I don't get the impression that RLHF needs hacks to prevent mode collapse: the InstructGPT reports overfitting leading to better human-rater feedback, and the Anthropic HH paper mentions in passing that the KL penalty may be wholly irrelevant (!).
But IIRC, doesn't OA also mention that to get better results they had to add in continual training of the model on the original raw data? That's much like a KL penalty. (I don't recall the RL-training part of the Anthropic HH paper, just the prompted agent parts.)
You suggest that td-003 mode collapses where td-002 is perfectly capable. So you believe that both td-002 and td-003 mode collapse, in disjoint cases (given the examples from the original mode collapse post)?
The original Janus post only covers -002, not -003. So my initial opinion was a bit of a surprise about the claim that 002 was RLHF, because at least working with samples, 003 seemed much more mode-collapsed than 002 did, and 002 was much more mode-collapsed than davinci (although that might not be a fair comparison, I haven't worked with the code-davinci-002 model enough to have an opinion about it, so that's just my impressive: in terms of diversity, davinci > 002 > 003); I didn't expect 003 to be much worse than 002 if they were trained about the same, just with updated datasets or something. I figured that perhaps 003 was just much 'more so', and this was the effect of training more, or something uninteresting like that. The later discussion of 002 being closer to instruction-tuning than RLHF seemed to resolve that anomaly for me: if 003 is both RLHF & instruction-tuned, then of course it might be much more collapsey than 002.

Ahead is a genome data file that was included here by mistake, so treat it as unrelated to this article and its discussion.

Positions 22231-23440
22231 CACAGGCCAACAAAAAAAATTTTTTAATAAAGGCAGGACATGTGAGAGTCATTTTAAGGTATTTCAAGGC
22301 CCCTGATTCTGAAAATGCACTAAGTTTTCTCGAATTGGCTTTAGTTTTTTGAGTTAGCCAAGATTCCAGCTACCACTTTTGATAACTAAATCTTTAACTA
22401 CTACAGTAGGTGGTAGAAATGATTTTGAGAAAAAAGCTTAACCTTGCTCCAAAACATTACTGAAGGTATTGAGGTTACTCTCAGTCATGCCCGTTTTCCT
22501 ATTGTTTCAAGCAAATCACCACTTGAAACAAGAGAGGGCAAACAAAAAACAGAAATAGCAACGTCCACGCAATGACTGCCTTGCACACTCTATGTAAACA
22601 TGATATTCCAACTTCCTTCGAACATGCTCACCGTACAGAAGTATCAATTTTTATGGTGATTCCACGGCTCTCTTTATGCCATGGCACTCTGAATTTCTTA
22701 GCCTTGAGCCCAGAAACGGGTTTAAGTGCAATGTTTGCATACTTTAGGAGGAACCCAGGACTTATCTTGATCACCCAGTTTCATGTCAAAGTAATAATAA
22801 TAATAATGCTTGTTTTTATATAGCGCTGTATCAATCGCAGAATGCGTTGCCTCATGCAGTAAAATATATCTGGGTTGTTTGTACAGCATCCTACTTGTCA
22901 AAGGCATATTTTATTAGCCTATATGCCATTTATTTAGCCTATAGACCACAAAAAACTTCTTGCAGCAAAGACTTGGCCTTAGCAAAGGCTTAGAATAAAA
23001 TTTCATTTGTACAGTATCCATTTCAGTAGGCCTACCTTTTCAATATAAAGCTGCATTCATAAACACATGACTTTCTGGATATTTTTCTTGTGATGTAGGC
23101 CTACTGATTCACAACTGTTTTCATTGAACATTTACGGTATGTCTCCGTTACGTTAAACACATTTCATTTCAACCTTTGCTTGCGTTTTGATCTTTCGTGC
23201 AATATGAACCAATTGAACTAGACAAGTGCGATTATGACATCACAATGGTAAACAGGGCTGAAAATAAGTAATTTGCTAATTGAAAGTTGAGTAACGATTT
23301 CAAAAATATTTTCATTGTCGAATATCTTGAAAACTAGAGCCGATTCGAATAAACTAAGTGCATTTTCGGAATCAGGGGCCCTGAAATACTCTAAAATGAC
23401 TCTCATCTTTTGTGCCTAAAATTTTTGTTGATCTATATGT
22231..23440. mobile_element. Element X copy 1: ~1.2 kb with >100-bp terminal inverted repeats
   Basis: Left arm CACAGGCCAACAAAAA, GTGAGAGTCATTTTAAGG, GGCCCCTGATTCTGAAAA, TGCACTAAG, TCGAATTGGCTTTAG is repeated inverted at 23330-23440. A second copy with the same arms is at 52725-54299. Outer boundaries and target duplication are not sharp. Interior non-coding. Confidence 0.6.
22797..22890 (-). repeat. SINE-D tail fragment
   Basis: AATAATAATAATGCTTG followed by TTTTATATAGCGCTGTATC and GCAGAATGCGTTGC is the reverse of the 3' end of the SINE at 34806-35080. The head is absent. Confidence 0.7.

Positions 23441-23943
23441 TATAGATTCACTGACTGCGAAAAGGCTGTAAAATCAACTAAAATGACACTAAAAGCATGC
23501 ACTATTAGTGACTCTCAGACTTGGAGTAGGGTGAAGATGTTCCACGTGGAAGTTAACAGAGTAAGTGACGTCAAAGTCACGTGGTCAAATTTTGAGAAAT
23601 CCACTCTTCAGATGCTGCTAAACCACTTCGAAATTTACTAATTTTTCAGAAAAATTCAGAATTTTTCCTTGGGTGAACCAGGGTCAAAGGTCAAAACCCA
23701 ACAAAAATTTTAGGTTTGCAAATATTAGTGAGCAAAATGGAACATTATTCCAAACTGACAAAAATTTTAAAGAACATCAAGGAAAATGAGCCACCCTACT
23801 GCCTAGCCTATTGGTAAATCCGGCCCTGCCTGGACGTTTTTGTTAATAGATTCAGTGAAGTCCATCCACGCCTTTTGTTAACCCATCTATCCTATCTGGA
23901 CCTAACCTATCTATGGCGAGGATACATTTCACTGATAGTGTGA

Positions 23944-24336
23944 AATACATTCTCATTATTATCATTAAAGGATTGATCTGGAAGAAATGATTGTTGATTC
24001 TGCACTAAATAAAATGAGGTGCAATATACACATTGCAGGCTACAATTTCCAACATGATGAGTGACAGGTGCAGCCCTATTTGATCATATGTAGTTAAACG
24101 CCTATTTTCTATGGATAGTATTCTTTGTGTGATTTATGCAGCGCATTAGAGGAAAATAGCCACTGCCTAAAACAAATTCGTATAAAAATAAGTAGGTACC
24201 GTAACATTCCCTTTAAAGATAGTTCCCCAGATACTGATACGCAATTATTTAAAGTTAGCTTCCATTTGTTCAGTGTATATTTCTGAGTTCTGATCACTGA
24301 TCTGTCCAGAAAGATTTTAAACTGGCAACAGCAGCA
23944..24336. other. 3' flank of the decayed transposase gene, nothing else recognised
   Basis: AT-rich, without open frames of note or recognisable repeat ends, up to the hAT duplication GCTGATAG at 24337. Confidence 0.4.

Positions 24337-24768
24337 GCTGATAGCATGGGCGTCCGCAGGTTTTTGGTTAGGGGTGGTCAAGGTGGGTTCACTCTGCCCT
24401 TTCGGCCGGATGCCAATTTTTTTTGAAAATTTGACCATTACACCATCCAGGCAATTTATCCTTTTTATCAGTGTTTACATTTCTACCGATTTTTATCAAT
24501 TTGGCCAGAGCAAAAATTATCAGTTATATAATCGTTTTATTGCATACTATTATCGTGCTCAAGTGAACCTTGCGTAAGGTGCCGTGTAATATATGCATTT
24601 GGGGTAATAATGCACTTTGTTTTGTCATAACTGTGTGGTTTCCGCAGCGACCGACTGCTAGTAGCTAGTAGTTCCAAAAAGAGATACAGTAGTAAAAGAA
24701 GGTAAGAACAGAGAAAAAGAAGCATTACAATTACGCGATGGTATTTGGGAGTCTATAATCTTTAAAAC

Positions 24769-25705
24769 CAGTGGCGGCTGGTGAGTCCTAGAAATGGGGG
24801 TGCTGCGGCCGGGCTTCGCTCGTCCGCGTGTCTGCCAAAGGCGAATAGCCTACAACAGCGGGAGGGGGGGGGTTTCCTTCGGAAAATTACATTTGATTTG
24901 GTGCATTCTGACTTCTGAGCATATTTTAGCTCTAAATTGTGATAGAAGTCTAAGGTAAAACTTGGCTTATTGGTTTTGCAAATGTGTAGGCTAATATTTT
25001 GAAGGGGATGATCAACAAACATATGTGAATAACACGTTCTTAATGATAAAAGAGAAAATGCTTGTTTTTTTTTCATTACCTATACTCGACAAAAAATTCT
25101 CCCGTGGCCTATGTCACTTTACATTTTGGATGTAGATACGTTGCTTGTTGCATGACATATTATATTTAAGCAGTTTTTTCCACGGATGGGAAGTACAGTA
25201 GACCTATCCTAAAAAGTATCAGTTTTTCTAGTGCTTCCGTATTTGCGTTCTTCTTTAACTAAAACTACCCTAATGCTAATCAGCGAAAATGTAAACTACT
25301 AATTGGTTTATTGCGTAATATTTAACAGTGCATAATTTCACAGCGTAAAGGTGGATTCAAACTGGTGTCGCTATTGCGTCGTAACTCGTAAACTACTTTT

But 003 being more collapsey doesn't mean 002 isn't collapsed at all. It's just... less 'stubborn' about it? Yeah, it'll give you the mediocrity by default, but it's much easier to prompt or few-shot it into desired behavior than 003, so I barely even notice it.
My initial impressions of the GPT-4 chat mode which I have been using via the API/Playground and not bothering with the ChatGPT interface*, which is apparently RLHFed or something, is similar: I'm much happier with my poetry samples from GPT-4 because while again the default poetry output is repugnantly reminiscent of ChatGPT's poetry (albeit much better, of course), I can easily prompt it to get what I want. It still seems to subtly keep falling into rhyming couplets if it can, but it's not incorrigible the way ChatGPT-3.5 is.
* I don't think this should make a difference but I mention it anyway.